When Leo’s Bagels owner Adam Pomerantz first left the world of high finance for the world of bagels, he approached it with the passion of a perfectionist. Apprenticing for an Egyptian bagel baker in New Jersey, Pomerantz learned everything he could about how to create hand-rolled, torus-shaped doughy deliciousness of his own.
In 2007 Pomerantz brought his expertise to Lower Manhattan, opening Leo’s Bagels (named after his great uncle, who hailed from Eastern Europe, the birthplace of the bagel). If there’s anyone to ask how to best consume a bagel, it’s him. Here’s what Pomerantz recommends for the best possible bagel experience:
1 – If a bagel is made/rolled using traditional bagel ingredients and it’s been out of the oven for only a few hours, there’s absolutely no reason to toast. However, when you’re forced to eat a mediocre bagel (unfortunately, it does happen) or a day-old bagel, toasting can resuscitate it.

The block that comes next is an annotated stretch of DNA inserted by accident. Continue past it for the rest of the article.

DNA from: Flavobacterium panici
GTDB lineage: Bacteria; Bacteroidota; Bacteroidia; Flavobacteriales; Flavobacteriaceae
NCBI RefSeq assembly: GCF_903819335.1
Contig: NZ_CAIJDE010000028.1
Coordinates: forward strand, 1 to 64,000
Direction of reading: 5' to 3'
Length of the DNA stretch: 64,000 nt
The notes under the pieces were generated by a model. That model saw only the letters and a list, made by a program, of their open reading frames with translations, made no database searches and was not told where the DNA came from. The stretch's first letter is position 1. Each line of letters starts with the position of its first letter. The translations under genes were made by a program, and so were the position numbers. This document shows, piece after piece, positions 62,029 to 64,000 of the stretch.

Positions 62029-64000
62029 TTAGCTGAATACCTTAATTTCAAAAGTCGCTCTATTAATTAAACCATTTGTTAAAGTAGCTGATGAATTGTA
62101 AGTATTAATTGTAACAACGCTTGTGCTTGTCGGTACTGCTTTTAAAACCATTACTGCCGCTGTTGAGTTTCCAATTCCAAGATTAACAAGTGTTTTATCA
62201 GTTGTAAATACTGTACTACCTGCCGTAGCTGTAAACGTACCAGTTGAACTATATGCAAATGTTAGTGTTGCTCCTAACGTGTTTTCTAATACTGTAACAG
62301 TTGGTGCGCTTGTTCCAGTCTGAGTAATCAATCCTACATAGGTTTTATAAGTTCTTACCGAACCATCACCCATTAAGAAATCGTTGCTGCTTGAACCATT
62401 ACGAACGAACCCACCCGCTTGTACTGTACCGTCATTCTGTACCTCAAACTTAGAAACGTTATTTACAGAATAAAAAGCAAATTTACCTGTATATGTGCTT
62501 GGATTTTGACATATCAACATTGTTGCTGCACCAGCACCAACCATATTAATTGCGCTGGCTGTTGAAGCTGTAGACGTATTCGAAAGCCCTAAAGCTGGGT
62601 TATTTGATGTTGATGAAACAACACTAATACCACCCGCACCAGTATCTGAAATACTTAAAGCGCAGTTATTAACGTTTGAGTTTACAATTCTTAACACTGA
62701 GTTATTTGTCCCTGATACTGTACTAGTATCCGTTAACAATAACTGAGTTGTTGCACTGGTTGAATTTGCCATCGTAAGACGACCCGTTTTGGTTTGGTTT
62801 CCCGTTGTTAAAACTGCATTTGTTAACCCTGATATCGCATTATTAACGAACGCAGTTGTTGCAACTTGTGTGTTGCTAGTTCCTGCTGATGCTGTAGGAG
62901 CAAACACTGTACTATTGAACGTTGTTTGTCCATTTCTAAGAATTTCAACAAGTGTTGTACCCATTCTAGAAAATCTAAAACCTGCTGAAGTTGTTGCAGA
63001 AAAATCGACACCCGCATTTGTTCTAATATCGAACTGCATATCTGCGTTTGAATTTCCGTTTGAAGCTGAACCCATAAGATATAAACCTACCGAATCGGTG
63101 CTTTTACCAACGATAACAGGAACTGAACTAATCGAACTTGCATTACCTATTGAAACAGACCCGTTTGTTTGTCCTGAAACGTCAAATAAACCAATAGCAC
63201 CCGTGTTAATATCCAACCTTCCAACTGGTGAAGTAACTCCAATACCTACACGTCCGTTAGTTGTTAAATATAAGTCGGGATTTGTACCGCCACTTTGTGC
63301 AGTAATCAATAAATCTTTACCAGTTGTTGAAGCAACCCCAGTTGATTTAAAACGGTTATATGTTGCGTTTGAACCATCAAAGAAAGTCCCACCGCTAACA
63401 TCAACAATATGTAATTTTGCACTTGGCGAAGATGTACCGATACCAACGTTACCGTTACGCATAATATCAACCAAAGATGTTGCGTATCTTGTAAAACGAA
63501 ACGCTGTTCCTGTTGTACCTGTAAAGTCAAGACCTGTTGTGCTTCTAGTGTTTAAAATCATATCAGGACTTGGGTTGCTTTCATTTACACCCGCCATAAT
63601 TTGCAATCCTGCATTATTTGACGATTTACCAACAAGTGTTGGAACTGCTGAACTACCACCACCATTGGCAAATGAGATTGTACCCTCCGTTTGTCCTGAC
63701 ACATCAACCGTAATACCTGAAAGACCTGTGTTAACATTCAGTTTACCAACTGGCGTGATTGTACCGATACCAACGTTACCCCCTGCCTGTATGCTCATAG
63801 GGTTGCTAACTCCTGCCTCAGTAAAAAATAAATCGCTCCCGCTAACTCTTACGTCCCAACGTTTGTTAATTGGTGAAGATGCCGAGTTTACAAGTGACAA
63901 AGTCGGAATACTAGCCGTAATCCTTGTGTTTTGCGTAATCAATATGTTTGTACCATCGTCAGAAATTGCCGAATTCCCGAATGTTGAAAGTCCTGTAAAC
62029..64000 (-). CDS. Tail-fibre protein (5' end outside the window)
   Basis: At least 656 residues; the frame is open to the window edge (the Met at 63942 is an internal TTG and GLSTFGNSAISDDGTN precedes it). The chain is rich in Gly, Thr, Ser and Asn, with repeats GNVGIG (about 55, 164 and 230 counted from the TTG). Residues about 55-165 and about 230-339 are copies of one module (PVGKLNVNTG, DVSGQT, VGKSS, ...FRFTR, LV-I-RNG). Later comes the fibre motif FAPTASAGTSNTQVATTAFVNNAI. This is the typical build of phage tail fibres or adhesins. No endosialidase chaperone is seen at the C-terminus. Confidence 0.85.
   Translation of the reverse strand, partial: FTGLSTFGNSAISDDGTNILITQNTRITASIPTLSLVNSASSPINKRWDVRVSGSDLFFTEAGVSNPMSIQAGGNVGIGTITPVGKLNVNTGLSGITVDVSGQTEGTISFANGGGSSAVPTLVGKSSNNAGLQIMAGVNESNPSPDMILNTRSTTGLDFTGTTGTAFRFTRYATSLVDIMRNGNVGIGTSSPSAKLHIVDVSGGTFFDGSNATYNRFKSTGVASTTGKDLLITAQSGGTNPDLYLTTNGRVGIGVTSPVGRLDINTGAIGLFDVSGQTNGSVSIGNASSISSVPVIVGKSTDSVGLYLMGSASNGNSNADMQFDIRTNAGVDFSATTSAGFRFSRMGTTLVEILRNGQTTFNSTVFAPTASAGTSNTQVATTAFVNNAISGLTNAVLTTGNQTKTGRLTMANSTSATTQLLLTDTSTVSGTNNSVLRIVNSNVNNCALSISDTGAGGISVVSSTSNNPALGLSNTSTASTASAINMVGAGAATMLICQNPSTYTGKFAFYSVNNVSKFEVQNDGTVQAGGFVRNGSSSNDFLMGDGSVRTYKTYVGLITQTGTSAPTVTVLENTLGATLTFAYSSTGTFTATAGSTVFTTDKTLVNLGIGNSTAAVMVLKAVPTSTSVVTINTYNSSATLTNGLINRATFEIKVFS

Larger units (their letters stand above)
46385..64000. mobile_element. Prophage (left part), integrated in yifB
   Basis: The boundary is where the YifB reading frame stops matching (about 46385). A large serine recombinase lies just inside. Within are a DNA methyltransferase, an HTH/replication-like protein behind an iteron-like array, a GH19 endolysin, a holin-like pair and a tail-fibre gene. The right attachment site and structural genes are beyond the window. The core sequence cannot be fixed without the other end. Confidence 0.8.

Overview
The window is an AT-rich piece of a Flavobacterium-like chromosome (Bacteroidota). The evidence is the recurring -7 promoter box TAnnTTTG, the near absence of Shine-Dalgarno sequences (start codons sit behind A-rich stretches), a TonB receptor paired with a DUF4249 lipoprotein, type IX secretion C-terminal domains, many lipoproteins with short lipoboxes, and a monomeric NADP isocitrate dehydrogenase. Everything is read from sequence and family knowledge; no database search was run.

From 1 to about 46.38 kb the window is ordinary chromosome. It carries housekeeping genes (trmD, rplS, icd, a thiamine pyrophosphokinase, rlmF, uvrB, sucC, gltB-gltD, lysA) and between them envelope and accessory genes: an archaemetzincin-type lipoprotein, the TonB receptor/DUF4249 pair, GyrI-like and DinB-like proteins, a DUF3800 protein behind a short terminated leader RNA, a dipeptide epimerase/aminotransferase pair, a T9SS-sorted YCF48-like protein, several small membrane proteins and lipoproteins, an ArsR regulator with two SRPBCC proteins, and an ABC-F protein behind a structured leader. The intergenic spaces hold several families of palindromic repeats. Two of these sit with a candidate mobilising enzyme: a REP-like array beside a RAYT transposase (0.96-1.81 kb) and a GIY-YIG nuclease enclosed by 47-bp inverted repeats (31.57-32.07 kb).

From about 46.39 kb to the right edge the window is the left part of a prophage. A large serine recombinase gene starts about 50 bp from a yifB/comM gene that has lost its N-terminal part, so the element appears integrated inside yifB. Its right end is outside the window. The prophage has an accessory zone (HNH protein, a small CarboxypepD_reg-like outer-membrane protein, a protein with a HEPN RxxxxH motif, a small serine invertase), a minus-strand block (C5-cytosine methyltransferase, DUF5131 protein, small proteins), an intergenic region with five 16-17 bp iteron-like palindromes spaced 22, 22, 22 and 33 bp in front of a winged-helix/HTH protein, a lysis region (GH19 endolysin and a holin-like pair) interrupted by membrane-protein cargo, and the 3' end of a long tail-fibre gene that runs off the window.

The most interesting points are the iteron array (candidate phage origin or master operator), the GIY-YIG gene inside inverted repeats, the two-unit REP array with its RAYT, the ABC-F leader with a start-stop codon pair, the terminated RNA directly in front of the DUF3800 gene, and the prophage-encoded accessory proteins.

2 – As a lifelong New Yorker (born and raised in Brooklyn/Staten Island) who was eating smoked fish as a toddler, Pomerantz always applies a schmear of cream cheese to both sides of the bagel, followed by the nova, then tomato and Bermuda onion and finished with a sprinkle of capers. Some Leo’s regulars prefer to open the sandwich, which requires some adjusting of the fish, tomatoes and onions, but not the cream cheese. (This is one of the reasons why Leo’s applies seeds, minced onion, garlic, salt, et cetera to both sides of the bagel.)
3 – PSA: Cinnamon raisin bagels are for either tourists or young New Yorkers who’ll eventually discover the error of their ways.
4 – To scoop or not to scoop? The bready interior of the bagel, that is. To satisfy customers looking to cut back on a few calories, Leo’s gladly scoops the bagels. So long as you don’t mess with the shiny, golden crust, it’s all good.